Skip to main content

Open Access Using Probabilistic Choice Models to Investigate Auditory Unpleasantness

Download Article:
The potential of probabilistic choice models (the Bradley-Terry-Luce model, or preference trees) in scaling the perceived unpleasantness of sounds was evaluated. To that effect, 74 subjects made pair-wise comparisons of the unpleasantness of twelve binaurally-recorded, environmental sounds presented over headphones. The stimuli varied in their psychoacoustic characteristics and half of them were of technical, half of natural origin. A more sophisticated model than previously tested, namely a preference tree, was identified to account well for the structure underlying the data, indicating (1) that subjects changed criteria, when evaluating different sound pairs, and that (2) these criterion changes combined in a lawful way, so that it was possible to measure unpleasantness on a ratio-scale level across the entire set of sounds investigated. Contrary to expectation, sound origin (technical or natural) did not influence the unpleasantness judgments. Instead, the sounds could be grouped according to their (non-acoustical) intrusiveness, and loudness. A subsequent multiple-regression analysis showed that in the sub-groups of soft and loud sounds, a combination of sharpness (Smean ) and roughness (Rmean ), the latter differing in magnitude for the two groups, explained the unpleasantness-scale values very well (r 2 corr = 0.91). Direct magnitude estimates of unknown scale type, collected from the same listeners covered a much smaller range of ratios, and were roughly linear with the logarithm of the ratio scale derived from the preference tree. The advantage of the choice-theory modeling in providing information on the structure underlying the judgments is discussed.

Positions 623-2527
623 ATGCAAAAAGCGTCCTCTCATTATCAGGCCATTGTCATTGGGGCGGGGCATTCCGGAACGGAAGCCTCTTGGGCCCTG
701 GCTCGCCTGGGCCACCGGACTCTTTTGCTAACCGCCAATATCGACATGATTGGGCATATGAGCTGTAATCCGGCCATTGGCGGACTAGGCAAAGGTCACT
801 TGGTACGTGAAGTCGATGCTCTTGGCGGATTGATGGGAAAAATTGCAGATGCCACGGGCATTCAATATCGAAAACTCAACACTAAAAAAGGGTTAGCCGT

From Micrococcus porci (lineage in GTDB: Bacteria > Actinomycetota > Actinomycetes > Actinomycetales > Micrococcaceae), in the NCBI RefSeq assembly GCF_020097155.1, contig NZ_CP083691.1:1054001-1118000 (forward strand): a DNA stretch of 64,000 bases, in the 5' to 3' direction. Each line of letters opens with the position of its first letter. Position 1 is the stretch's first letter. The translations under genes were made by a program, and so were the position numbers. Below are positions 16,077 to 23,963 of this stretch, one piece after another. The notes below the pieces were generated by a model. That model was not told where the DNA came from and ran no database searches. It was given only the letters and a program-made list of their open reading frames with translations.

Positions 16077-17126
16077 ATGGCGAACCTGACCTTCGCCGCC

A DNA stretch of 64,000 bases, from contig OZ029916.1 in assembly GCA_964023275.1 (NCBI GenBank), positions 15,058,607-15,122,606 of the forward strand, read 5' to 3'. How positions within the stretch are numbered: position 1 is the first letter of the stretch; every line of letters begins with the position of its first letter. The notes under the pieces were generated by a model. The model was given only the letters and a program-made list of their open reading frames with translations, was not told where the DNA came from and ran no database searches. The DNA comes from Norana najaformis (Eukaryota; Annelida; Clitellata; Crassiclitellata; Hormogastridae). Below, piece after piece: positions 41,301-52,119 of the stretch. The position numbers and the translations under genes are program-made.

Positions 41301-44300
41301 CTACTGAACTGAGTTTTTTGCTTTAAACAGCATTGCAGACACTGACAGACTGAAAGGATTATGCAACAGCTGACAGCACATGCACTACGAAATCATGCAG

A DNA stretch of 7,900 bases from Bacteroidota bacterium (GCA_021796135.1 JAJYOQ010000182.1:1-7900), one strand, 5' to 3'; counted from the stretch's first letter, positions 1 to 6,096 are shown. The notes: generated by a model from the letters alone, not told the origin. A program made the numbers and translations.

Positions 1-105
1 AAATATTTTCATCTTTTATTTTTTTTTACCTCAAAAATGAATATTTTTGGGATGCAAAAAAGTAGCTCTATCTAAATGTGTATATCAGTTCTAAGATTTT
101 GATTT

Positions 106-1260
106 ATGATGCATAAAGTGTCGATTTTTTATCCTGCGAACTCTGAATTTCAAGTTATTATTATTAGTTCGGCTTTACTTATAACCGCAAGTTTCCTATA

Document Type: Research Article

Publication date: November 1, 2004

  • Access Key
  • Free content
  • Partial Free content
  • New content
  • Open access content
  • Partial Open access content
  • Subscribed content
  • Partial Subscribed content
  • Free trial content